but, by new loans or otherwise, find mens to
employ armies of laborers in consuminraiher
than raising crops, and should prices tfcVen
tinue in rrrany cases to be unnaturally if lated b?
they have been of late years in the lacea con
tracting currency, the effect of it on otfinan
ces wiU be still more to lessen exports, (con
sequently the prosperity and revenue pOrOur
foreign trade. -It will also impede, the jatcof
the public lands, by diverting labor from he "s if
to works which'i for sme time, must be i'h'ojjy
without profit. Circumstances like thosey
withthecarcity of money and high rates of;in
terest abroad produced by them and other o ''Te
rences, not necessary to be-'now repeated. I xP
4 already diminished the income in the present
i i.-.i tii ,
The estimates for revenue from lands have
been reduced , the most in proportion, because
besides the diminution of sales, which will pro
bably be caused by the present and prospective
scarcity of money and fall of the prices of pro
duce, the amount received from them during the
present year has, as was anticipated by the. de
partment, been much increased by the temporary
fpower of the late pre-emption law
The unusual quantity of land newly advertis
ed during the year 1839, and the consequent
large receipis connected with that cause and. the
pre-emptions, are circumstances not likely io re
cur in 1840. It is believed, therefore, that the
low estimates submitted as to lands will prove,
sufficiently high, unless a graduation bill should j
pass. The effect of such a bill, judging from
reason and from analogy to the graduated prices,
under which lands are now selling, on account
of the Chickasaw Indians,. at Pontitoc, much'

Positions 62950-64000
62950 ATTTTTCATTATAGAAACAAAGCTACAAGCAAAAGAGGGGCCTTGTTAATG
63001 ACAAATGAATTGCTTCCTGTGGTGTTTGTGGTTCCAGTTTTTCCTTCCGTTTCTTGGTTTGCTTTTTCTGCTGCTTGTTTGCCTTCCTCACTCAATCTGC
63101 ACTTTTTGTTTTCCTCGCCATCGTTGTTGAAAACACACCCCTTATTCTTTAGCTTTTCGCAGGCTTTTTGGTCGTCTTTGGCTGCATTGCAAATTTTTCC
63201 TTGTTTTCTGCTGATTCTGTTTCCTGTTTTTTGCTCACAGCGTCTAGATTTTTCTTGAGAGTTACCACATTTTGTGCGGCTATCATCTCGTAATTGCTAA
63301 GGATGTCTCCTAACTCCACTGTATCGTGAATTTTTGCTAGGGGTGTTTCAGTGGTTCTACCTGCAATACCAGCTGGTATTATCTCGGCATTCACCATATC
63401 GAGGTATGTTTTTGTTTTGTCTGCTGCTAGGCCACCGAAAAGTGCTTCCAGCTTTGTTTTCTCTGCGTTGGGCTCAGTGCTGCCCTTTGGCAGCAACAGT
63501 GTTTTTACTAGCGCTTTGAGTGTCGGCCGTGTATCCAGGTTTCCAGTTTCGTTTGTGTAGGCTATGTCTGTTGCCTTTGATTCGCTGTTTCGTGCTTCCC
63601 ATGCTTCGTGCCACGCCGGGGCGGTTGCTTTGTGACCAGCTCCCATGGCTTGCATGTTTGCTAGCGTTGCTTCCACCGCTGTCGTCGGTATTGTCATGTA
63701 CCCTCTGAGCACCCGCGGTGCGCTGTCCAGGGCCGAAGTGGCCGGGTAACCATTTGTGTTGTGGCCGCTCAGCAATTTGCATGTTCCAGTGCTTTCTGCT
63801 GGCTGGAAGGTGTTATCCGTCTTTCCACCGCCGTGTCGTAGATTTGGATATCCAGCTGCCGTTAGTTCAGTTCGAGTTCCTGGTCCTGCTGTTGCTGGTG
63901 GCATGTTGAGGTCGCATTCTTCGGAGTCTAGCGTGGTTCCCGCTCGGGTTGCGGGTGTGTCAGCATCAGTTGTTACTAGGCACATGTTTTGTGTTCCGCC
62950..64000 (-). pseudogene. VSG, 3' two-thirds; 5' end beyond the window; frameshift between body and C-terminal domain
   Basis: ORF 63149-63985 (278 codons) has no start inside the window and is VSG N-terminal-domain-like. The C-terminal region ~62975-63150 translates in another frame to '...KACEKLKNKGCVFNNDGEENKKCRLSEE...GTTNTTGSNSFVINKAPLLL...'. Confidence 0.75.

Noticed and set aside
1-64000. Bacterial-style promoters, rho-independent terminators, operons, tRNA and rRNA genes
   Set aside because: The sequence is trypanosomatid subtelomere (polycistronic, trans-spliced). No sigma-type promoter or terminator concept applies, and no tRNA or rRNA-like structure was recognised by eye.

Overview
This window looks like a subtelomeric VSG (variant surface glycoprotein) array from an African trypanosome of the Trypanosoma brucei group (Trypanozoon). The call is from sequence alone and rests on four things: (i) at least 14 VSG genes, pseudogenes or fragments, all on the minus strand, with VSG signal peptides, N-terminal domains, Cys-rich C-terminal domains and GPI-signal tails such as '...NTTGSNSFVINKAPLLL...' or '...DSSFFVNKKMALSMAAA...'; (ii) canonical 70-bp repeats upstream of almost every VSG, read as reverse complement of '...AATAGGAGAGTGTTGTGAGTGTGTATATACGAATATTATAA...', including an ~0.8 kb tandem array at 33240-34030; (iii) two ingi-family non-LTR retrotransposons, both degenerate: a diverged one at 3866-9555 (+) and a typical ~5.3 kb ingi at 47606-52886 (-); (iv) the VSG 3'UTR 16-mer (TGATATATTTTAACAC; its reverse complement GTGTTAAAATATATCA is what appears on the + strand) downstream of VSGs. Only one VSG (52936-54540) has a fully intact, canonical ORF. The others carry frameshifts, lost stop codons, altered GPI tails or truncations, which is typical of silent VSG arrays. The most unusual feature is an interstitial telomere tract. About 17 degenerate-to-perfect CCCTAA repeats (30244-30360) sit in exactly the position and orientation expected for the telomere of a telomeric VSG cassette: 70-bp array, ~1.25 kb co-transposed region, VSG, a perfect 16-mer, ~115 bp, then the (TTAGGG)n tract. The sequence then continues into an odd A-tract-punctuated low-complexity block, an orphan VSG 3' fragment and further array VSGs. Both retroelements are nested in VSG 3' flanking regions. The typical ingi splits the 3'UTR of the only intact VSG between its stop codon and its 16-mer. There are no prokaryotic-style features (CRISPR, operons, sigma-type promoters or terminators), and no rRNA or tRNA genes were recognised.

more freely than elsewhere within the samel
state, wouia oe to aua considerably to the re-!
venue for a few years. , ,,pt
Explanations of the estimates as to expenditures
and vf some further reductions in them.
The estimates of expenditure for ordinary
purposes in 1840 are in the aggregate about five
millions less th an what it is computed will be
spent in 1839. This great reduction has been
proposed, although the expenses of 1839 will be
quite six millions less than those of 1838, and
those of 1833 were somewhat less than the ex
penses of the previous year.
Ihe various items of new appropriations ask
ed for are, as usual, in the amounts requested by
the different departments having charge of the dil-
lerent subjects. If any omissions or miscalcula
tions occur in them, they must, therefore, hap-
pen lrom inadvertence by those ohicers nest ac
quainted with the business within their own
peculiar province.
But, in the present condition of the country
and the finances, it is not expected that much
necessity will arise, eitherin theopiniou of thpse
departments or of Congress'to' make important
additions to the sum3 jiow requested. On the
contrary, it is confidently hop?d that some reduc
tions from them can be effected without material
injury to any great national "interests.
It is difficult in a young, growing, and enter
prising community, to restrict publi;: expenditure
within reasonable limits. Certain exigencies
also occasionally occur Requiring extraordinary
sacrifices. When patriotism and honor demand
large pecuniary contributions, the latter are rich
ly repaid by their lejrdeocy to impart vigor and